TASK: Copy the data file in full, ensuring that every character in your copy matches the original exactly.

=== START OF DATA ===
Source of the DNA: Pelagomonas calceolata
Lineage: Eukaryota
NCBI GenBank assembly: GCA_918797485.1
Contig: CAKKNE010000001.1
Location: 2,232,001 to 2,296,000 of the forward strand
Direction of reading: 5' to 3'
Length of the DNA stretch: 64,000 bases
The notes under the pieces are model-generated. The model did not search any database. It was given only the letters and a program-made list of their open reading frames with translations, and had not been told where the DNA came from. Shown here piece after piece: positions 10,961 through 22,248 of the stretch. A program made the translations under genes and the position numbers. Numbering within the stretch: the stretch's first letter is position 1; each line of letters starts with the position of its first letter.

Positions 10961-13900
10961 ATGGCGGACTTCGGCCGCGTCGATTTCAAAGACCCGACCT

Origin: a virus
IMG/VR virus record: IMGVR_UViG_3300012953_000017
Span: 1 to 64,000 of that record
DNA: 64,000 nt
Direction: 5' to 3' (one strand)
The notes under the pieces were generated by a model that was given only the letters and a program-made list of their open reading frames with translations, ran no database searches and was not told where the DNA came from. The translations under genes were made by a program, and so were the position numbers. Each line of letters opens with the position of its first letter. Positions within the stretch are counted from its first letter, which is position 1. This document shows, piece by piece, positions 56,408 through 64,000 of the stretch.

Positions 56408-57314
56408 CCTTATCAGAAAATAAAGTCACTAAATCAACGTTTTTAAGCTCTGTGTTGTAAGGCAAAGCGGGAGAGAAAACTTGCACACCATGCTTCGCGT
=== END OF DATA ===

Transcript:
Source of the DNA: Pelagomonas calceolata
Lineage: Eukaryota
NCBI GenBank assembly: GCA_918797485.1
Contig: CAKKNE010000001.1
Location: 2,232,001 to 2,296,000 of the forward strand
Direction of reading: 5' to 3'
Length of the DNA stretch: 64,000 bases
The notes under the pieces are model-generated. The model did not search any database. It was given only the letters and a program-made list of their open reading frames with translations, and had not been told where the DNA came from. Shown here piece after piece: positions 10,961 through 22,248 of the stretch. A program made the translations under genes and the position numbers. Numbering within the stretch: the stretch's first letter is position 1; each line of letters starts with the position of its first letter.

Positions 10961-13900
10961 ATGGCGGACTTCGGCCGCGTCGATTTCAAAGACCCGACCT

Origin: a virus
IMG/VR virus record: IMGVR_UViG_3300012953_000017
Span: 1 to 64,000 of that record
DNA: 64,000 nt
Direction: 5' to 3' (one strand)
The notes under the pieces were generated by a model that was given only the letters and a program-made list of their open reading frames with translations, ran no database searches and was not told where the DNA came from. The translations under genes were made by a program, and so were the position numbers. Each line of letters opens with the position of its first letter. Positions within the stretch are counted from its first letter, which is position 1. This document shows, piece by piece, positions 56,408 through 64,000 of the stretch.

Positions 56408-57314
56408 CCTTATCAGAAAATAAAGTCACTAAATCAACGTTTTTAAGCTCTGTGTTGTAAGGCAAAGCGGGAGAGAAAACTTGCACACCATGCTTCGCGT